The topic of skincare products with or without ‘pore-clogging ingredients’ and being able to determine how a product will play out on your skin has been a growing trend in the last few months, especially on skincare-crazy social media platforms like TikTok. Skincare ingredient checkers have been around for a long time, and are now the go-to tools that millions are turning to, in order to work out if a product will be right for their skin. The question is: how accurate are skincare ingredient breakdown websites, and are they truly able to help you make an informed decision?
To begin, we need to look at something called ‘comedogenicity’, which is the tendency of an ingredient or product to clog pores and therefore cause breakouts of either closed comedones (texture) and/or whiteheads. Historically, skincare ingredients are applied to rabbit ears in a lab and scored from 0-5 on their ability to clog pores, 5 being severely comedogenic. Sounds simple enough, but what are the pitfalls of this method?
LabMuffin has a brilliant article that details exactly how this scale was created, but for now let’s talk about why the scale matters with regards to ingredient checker websites.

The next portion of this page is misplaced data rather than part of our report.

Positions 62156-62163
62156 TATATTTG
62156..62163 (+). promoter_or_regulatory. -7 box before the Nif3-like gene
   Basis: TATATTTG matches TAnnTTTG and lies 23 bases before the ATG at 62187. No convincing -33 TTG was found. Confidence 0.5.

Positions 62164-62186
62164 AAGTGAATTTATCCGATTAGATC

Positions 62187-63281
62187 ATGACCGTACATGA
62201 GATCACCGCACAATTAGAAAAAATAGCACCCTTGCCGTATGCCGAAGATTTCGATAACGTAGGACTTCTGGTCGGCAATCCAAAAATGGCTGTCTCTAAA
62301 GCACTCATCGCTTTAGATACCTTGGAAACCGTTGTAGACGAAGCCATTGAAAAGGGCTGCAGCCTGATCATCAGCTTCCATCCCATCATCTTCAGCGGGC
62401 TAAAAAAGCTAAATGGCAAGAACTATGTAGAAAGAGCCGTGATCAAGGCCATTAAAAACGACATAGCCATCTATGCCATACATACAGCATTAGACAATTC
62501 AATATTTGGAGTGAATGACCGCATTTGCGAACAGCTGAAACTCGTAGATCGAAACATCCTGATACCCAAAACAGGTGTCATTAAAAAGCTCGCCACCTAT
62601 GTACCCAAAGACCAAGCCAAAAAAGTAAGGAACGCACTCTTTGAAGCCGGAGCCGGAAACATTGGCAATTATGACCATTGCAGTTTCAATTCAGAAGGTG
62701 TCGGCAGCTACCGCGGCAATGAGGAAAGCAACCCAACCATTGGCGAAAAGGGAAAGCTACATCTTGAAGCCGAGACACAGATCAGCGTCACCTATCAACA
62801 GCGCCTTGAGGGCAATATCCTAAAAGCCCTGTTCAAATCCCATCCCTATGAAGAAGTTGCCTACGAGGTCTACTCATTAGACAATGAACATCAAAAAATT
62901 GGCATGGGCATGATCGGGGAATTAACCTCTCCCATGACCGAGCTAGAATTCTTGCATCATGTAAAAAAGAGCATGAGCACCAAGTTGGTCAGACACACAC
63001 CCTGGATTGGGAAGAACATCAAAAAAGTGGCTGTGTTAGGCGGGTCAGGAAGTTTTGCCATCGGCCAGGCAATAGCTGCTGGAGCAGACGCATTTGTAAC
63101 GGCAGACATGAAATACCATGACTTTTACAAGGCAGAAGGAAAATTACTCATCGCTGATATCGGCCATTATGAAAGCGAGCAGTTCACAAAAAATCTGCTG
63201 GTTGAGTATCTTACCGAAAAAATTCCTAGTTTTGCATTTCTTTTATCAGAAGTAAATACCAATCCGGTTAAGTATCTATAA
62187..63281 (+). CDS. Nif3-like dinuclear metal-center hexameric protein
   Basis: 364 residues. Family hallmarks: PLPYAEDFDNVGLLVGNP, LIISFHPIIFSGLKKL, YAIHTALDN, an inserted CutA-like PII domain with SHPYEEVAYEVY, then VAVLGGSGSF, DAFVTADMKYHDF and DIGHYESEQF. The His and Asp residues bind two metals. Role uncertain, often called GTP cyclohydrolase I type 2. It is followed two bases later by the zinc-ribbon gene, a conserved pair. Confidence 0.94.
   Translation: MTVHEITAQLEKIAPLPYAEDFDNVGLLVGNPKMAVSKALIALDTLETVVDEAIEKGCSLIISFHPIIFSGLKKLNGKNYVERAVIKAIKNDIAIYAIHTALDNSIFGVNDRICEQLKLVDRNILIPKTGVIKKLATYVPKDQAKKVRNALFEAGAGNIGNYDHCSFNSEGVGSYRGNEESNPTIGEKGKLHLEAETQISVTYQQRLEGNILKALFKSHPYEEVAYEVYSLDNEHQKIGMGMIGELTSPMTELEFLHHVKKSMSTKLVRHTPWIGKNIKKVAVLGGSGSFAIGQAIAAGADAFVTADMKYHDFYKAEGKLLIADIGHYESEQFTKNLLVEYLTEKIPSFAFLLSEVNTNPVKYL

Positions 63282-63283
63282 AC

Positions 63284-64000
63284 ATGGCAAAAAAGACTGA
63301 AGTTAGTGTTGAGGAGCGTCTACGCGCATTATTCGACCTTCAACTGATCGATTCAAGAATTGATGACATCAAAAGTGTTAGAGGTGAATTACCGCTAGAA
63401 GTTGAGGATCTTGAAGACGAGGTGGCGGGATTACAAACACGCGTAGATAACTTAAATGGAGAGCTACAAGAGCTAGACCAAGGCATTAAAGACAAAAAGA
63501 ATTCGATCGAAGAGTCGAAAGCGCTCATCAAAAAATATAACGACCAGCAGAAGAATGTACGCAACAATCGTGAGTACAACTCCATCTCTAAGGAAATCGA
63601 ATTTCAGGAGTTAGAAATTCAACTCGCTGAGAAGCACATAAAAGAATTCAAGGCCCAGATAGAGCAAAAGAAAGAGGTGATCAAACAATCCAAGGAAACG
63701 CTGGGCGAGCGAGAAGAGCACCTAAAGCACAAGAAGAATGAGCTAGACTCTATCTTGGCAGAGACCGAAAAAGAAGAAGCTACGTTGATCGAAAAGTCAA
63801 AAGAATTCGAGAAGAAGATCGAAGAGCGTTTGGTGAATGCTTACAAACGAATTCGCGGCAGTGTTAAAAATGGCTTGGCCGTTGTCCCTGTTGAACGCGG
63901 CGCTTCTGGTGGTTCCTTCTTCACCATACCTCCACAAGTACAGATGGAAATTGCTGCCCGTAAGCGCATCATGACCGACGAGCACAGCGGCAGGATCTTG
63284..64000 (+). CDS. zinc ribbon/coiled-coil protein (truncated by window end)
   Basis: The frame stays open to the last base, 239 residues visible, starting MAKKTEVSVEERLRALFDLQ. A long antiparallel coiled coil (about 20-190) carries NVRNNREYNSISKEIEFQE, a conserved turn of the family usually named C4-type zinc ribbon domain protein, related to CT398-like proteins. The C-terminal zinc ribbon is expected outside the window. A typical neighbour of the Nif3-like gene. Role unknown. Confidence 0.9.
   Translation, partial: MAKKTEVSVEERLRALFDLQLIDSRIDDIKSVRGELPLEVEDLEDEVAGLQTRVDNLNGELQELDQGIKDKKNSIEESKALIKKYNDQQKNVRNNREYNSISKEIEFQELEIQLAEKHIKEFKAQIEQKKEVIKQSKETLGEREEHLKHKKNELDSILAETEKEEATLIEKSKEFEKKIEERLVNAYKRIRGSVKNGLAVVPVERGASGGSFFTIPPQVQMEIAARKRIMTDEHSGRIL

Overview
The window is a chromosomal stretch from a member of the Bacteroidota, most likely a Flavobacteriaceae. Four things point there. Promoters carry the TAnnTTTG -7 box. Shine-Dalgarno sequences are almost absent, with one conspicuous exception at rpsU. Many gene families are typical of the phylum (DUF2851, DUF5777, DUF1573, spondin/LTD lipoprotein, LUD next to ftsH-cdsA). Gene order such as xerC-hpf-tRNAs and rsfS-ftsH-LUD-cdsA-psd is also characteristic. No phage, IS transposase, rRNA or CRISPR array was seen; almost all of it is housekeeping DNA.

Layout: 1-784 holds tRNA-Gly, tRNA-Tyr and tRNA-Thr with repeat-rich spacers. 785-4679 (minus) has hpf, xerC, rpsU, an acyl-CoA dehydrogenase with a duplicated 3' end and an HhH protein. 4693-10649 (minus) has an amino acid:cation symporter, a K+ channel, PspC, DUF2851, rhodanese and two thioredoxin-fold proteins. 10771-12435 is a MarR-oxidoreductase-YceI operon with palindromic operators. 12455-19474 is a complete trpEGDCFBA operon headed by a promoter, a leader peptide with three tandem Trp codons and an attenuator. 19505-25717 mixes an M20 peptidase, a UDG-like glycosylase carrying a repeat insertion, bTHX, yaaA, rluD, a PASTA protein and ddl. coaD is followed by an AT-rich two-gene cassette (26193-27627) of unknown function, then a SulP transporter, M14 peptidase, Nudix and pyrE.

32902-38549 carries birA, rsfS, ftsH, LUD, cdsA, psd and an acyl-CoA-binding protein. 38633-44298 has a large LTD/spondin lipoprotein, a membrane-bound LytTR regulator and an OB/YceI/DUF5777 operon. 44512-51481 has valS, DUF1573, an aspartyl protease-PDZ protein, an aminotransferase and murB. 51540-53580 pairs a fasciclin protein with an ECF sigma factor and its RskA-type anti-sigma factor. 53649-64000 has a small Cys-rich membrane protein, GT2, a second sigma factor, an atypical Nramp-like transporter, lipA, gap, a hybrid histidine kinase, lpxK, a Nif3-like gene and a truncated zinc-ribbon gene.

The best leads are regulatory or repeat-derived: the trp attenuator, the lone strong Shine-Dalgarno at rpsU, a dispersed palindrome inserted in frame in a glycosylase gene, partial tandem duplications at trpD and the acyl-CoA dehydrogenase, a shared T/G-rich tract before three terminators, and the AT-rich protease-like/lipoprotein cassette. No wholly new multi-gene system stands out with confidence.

Websites such as CosDNA and INCIdecoder will show a breakdown of ingredients and their comedogenicity scores. One might assume that this would mean that the mere presence of a comedogenic ingredient would therefore make a product problematic. Unfortunately, this isn’t the case for a few different reasons:
You might be questioning what the point of these websites are at all, if they cannot give you an accurate read on how breakout-causing certain products are. The answer lies in their ability to allow you to make an informed decision and, thereafter, an educated guess. Here are a few of my own criteria when assessing a new product:
If your product passes these three points, it might be a match! At the very least, you can make the assessment that it is a fairly low risk product.
Finally, there a few other uses for these websites, including: